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Apistogramma Agassizii Double Red

Apistogramma agassizii
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Classification:
Order: Perciformes 
Family: Cichlidae

Distribution:
The lectotype originates from Lake Manacapuru in Amazonas state, northwestern Brazil, just upstream from the city of Manaus and fed by the main Amazon river channel.

Habitat:
Tends to inhabit slower-moving tributaries, backwaters and creeks in areas where fallen leaf litter collects and these may contain black, white or clear water depending on locality or in some cases, time of year.

Maximum Standard Length:
Male: 7.5 cm
Female: 5 cm

Aquarium Size:
Base dimensions of 60 x 30cm or more are acceptable for a single pair with a group requiring larger quarters.It is advised to find a filter which has a water flow between 4-5 times the volume of your aquarium.

Maintenance:
Provided adequate cover and structure is available this species is unfussy with regards to décor with ceramic flowerpots, lengths of plastic piping and other artificial materials all useful additions. A more natural-looking arrangement might consist of a soft, sandy substrate with wood roots and branches placed such a way that plenty of shady spots and caves are formed.

The addition of dried leaf litter (beech, oak or Ketapang almond leaves are all suitable) would further emphasise the natural feel and with it bring the growth of beneficial microbe colonies as decomposition occurs. These can provide a valuable secondary food source for fry, whilst most populations will appreciate the tannins and other chemicals released by the decaying leaves. Leaves can be left in the tank to break down fully or removed and replaced every few weeks. If maintaining a blackwater population a net bag filled with aquarium-safe peat can also be added to the filter or suspended over the edge of the tank.

Fairly dim lighting is recommended and plant species from genera such as Microsorum, Taxiphyllum, Cryptocoryne and Anubias are arguably best since they will grow under such conditions. A few patches of floating vegetation to diffuse the light even further may also prove effective. Filtration, or at least water flow, should not be very strong and very large water changes are best avoided with 10-15% weekly adequate provided the tank is lightly-stocked.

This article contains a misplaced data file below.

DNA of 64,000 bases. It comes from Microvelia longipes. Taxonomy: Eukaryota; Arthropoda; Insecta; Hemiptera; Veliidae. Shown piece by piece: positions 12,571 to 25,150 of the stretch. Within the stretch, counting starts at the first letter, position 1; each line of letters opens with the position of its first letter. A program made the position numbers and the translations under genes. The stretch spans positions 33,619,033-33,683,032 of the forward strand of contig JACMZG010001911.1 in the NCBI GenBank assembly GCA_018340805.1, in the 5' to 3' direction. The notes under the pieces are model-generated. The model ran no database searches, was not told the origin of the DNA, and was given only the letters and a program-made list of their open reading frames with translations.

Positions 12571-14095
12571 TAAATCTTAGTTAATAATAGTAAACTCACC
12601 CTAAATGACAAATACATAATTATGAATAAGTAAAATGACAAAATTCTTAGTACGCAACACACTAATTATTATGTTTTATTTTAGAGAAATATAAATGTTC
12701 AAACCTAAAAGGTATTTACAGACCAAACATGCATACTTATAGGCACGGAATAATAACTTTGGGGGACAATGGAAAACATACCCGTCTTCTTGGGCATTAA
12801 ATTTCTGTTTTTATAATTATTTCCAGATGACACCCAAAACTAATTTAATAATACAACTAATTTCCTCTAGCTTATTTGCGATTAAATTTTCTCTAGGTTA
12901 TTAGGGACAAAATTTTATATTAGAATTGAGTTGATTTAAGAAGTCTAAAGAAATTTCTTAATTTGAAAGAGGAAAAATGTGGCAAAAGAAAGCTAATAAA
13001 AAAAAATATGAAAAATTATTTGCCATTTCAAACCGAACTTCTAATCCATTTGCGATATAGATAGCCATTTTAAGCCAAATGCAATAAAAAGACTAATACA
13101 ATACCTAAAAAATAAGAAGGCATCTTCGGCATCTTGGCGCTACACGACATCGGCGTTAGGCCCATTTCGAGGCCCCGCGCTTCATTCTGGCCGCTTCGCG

Water Conditions:
Temperature:
 22 – 29°C
pH: Commercially-produced fish are relatively unfussy but some wild populations may require a value as low as 3.0 – 4.0 in order to breed.
Hardness: 0 – 179 ppm, again somewhat dependant on origin, with wild fishes more likelt to require negligible to low values.

Diet:
Primarily carnivorous and apparently feeds mostly on benthic invertebrates in nature. In the aquarium live and frozen foods such as Artemia, Daphnia and chironomid larvae (bloodworm) should be offered regularly although most specimens will also learn to accept dried alternatives with pelleted products generally preferred to flake.Click on the following links to search for high quality live, frozen and dry food: Bloodworm, Artemia, Daphnia.

Behaviour and Compatibility:
Captive-raised fish are the recommended choice for the general community aquarium. Wild examples are best maintained alone or with small ‘dither’ fishes such as Nannostomus spp., and ideally should not be mixed with other Apistogramma.

Sexual Dimorphism:
Males are larger, more colourful and develop more extended fins than females.

Reproduction:
Substrate spawner which normally lays its eggs in crevices or cavities among the décor. The female is responsible for post-spawning care of eggs and fry. The female is responsible for post-spawning care of eggs and fry and in smaller aquaria the male may need to be removed as she may become hyper-aggressive.